Tidal mixing forces exceed river output, resulting in a well mixed
water column and the disappearance of the vertical salinity gradient.
The freshwater-seawater boundary is eliminated due to the intense
turbulent mixing and eddy effects. The lower reaches of Delaware Bay
Raritan River in
New Jersey are examples of vertically
Inverse estuaries occur in dry climates where evaporation greatly
exceeds the inflow of fresh water. A salinity maximum zone is formed,
and both riverine and oceanic water flow close to the surface towards
this zone. This water is pushed downward and spreads along the
bottom in both the seaward and landward direction. An example of an
inverse estuary is Spencer Gulf, South Australia.
Estuary type varies dramatically depending on freshwater input, and is
capable of changing from a wholly marine embayment to any of the other
The most important variable characteristics of estuary water are the
concentration of dissolved oxygen, salinity and sediment load. There
is extreme spatial variability in salinity, with a range of near zero
at the tidal limit of tributary rivers to 3.4% at the estuary mouth.
At any one point the salinity will vary considerably over time and
seasons, making it a harsh environment for organisms.
settles in intertidal mudflats which are extremely difficult to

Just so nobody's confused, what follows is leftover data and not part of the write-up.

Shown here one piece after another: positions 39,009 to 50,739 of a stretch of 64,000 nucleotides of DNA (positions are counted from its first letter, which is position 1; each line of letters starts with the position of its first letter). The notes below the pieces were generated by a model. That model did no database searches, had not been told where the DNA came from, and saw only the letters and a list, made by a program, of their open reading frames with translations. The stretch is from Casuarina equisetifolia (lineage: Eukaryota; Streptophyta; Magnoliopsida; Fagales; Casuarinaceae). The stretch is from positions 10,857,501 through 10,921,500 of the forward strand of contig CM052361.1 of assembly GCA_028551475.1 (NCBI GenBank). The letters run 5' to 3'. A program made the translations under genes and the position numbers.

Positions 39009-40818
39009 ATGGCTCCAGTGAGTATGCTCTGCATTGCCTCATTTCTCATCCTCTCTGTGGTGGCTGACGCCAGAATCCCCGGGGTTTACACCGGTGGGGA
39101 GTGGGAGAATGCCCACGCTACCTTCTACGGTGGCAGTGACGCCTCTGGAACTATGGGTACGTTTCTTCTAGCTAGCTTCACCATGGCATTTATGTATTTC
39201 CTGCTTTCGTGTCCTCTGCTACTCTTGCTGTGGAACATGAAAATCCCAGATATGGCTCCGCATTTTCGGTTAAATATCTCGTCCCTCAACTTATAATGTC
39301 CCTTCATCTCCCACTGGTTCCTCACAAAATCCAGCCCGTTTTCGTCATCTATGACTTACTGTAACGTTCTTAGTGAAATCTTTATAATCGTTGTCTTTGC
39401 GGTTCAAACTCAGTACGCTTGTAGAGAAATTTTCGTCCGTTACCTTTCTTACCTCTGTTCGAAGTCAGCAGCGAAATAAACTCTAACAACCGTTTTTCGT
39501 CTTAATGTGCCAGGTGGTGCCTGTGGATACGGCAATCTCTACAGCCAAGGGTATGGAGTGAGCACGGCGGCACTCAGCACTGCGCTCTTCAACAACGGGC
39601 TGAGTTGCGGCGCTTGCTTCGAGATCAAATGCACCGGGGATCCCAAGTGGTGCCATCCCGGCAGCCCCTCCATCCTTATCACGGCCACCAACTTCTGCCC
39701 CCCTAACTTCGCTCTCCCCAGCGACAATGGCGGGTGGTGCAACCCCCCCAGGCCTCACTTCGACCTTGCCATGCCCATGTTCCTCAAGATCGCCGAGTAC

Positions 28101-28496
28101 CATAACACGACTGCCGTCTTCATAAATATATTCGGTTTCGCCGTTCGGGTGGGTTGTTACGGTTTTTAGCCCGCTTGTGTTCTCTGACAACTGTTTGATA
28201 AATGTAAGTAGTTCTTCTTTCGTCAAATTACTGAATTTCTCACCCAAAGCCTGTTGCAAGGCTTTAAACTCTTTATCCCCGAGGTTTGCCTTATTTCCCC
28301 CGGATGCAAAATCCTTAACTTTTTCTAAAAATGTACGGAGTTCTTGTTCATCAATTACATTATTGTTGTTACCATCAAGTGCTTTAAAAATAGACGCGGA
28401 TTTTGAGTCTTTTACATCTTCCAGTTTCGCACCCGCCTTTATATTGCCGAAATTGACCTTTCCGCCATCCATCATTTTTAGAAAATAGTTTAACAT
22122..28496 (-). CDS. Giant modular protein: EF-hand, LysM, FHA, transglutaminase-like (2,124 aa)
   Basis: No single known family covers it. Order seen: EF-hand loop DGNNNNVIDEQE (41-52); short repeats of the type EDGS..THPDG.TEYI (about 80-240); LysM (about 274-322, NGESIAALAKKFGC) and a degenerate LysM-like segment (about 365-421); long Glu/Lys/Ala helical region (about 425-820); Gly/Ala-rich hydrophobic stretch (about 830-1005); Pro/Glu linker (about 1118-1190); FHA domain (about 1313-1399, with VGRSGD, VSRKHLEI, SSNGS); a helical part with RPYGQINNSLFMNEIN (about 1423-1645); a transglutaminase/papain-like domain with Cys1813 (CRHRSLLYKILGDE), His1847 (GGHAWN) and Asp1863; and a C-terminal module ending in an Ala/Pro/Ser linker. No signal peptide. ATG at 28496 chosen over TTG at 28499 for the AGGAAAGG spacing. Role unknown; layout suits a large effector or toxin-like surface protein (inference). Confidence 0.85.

colonize. No points of attachment exist for algae, so vegetation based
habitat is not established.[clarification needed]
Sediment can also
clog feeding and respiratory structures of species, and special
adaptations exist within mudflat species to cope with this problem.
Lastly, dissolved oxygen variation can cause problems for life forms.
Nutrient-rich sediment from man-made sources can promote primary
production life cycles, perhaps leading to eventual decay removing the
dissolved oxygen from the water; thus hypoxic or anoxic zones can
Implications for marine life
Estuaries provide habitats for a large number of organisms and support
very high productivity. Estuaries provide habitats for many fish
nurseries, depending upon their locations in the world, such as salmon
and sea trout. Also, migratory bird populations, such as the
black-tailed godwit, make essential use of estuaries.
Two of the main challenges of estuarine life are the variability in
salinity and sedimentation. Many species of fish and invertebrates